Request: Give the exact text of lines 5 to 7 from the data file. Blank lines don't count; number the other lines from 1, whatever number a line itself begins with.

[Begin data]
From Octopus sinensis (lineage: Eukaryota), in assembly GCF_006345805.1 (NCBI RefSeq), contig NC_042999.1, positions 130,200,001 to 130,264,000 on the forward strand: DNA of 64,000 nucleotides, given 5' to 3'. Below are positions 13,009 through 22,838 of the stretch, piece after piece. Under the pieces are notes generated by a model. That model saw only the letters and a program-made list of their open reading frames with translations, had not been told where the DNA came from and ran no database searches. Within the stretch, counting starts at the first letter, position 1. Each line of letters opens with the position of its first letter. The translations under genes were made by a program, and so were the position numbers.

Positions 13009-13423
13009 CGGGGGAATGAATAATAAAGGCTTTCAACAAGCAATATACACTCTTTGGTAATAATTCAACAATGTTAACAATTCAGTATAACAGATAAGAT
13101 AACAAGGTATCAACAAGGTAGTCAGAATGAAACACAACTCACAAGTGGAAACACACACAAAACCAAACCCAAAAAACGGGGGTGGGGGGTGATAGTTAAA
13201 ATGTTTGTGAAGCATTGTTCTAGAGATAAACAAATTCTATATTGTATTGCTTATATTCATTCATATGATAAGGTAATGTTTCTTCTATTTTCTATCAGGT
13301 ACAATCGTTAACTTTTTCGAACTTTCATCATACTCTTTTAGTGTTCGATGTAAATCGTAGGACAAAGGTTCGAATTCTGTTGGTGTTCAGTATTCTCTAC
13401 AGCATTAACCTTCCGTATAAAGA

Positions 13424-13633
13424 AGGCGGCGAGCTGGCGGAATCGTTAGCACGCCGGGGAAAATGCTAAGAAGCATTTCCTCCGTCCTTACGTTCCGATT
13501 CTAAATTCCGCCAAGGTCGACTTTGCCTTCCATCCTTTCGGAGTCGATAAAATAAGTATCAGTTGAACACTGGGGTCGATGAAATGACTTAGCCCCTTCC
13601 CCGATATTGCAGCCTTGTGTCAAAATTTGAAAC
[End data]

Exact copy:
13201 ATGTTTGTGAAGCATTGTTCTAGAGATAAACAAATTCTATATTGTATTGCTTATATTCATTCATATGATAAGGTAATGTTTCTTCTATTTTCTATCAGGT
13301 ACAATCGTTAACTTTTTCGAACTTTCATCATACTCTTTTAGTGTTCGATGTAAATCGTAGGACAAAGGTTCGAATTCTGTTGGTGTTCAGTATTCTCTAC
13401 AGCATTAACCTTCCGTATAAAGA